The midgut caecal cells from Rhynchosciara americana larvae possess a plasma-membrane-bound beta-D-glucosidase (cellobiase, EC 220.127.116.11), which is recovered (75-95%) in soluble form both after treatment with Triton X-100 and after treatment with papain. The Triton X-100-solubilized beta-D-glucosidase displays Mr106000 and pI 5.4, whereas the papain-released beta-D-glucosidase shows Mr65000 and pI 4.7. Thermal inactivations of the detergent-solubilized and the papain-released forms of beta-D-glucosidase both follow apparent first-order kinetics with similar half-lives. The papain-released beta-D-glucosidase, after being purified by density-gradient centrifugation, hydrolyses beta-D-glucosides, beta-D-galactosides and beta-D-fucosides at the same active site, as inferred from experiments of competition between substrates. The beta-D-glucosidase seems to operate in accordance with rapid-equilibrium kinetics, since the Km (0.61 mM) for the enzyme is constant over a wide range of pH. The hydrolysis of the beta-D-glucosidic bond catalysed by the beta-D-glucosidase occurs without inversion of configuration, delta-gluconolactone is a strong (Ki 0.5 microM) inhibitor of the enzyme and substituents in the substrate aglycone affect the catalytic constant of the reaction. These data support the assumption that the mechanism of the reaction catalysed by the beta-D-glucosidase involves the intermediary formation of a carbonium ion, rather than a glucosyl-enzyme intermediate.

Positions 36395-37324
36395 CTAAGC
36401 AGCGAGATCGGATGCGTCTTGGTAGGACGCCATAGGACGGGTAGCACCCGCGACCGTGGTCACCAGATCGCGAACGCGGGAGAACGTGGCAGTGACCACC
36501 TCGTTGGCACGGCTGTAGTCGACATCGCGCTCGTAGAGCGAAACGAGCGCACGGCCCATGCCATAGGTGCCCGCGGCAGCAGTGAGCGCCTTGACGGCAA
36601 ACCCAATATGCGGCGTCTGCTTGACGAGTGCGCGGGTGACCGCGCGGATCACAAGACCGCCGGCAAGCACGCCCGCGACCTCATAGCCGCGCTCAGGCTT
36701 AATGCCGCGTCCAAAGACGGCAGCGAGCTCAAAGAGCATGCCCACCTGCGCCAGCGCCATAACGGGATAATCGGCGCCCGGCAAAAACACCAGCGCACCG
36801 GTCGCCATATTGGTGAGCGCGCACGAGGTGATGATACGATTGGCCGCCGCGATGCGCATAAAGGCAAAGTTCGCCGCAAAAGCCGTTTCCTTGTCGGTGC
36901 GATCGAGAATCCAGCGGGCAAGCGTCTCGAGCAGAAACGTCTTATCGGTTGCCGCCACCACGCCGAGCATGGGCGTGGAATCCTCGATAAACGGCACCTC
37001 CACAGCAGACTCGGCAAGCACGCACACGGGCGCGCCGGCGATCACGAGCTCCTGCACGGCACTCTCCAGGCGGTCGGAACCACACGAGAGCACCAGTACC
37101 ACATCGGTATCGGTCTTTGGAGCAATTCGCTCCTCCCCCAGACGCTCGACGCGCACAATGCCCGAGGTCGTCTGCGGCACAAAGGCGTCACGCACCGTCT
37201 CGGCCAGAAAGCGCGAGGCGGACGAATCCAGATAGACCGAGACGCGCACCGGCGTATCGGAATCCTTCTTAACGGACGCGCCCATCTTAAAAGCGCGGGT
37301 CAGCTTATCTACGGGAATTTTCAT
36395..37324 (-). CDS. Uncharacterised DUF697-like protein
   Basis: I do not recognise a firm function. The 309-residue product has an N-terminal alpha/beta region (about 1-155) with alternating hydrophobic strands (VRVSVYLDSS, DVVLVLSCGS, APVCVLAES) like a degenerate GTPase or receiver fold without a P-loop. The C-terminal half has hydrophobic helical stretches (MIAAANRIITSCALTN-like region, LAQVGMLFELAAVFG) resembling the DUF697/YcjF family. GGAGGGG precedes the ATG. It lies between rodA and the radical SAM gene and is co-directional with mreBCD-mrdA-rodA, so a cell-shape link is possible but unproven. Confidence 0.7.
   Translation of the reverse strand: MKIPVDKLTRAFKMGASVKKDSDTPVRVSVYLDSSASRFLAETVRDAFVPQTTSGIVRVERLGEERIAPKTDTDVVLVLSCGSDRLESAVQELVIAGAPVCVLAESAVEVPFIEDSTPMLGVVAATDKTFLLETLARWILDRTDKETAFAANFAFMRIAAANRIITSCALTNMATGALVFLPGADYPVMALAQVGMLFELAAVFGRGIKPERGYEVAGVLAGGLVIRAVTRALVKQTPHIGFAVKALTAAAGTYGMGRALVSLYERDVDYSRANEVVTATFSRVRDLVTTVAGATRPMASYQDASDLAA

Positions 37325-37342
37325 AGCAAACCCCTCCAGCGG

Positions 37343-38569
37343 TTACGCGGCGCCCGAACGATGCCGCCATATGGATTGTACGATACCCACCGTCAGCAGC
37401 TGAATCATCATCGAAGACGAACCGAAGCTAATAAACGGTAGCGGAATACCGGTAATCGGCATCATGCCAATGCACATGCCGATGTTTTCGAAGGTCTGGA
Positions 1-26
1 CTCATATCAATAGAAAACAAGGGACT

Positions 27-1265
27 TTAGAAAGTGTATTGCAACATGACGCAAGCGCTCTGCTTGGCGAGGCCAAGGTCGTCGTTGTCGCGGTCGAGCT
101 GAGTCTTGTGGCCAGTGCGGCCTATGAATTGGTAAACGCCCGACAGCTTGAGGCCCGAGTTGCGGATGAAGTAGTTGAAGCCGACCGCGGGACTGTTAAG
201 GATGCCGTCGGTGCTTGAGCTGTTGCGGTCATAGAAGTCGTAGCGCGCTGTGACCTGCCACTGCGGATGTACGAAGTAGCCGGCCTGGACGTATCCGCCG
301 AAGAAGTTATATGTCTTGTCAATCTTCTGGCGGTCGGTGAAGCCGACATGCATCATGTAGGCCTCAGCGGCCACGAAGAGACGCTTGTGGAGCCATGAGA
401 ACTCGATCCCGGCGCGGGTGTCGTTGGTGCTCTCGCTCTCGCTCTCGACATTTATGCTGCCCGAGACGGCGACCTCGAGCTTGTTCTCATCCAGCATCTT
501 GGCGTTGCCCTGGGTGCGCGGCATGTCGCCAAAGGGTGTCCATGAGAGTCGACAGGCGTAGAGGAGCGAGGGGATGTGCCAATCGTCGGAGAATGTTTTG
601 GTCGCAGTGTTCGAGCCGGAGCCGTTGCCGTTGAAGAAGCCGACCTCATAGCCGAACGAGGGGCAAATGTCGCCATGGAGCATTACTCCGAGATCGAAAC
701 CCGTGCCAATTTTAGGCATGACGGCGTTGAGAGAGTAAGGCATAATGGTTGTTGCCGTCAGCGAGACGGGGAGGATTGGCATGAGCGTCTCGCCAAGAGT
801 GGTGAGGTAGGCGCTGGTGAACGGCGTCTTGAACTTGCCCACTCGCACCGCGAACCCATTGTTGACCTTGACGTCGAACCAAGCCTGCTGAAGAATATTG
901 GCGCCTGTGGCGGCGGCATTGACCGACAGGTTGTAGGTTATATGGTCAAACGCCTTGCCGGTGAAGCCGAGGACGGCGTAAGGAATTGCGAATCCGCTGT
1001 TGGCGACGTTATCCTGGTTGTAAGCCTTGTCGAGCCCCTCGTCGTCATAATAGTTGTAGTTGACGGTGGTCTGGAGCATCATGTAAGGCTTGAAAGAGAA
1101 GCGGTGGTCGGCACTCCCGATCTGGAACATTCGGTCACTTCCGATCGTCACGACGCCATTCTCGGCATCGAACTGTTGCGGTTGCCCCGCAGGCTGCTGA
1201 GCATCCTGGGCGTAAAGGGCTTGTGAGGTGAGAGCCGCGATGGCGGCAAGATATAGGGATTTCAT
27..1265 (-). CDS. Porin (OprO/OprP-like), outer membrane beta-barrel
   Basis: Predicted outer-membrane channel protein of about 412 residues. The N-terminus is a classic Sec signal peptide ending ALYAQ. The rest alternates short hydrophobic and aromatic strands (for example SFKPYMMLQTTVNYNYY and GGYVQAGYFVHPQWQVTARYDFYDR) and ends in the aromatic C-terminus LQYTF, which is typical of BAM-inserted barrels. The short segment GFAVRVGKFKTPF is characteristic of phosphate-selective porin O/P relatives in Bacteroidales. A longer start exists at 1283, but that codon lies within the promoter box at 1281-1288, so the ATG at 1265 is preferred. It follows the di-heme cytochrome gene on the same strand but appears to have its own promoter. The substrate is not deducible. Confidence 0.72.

- © 1983 London: The Biochemical Society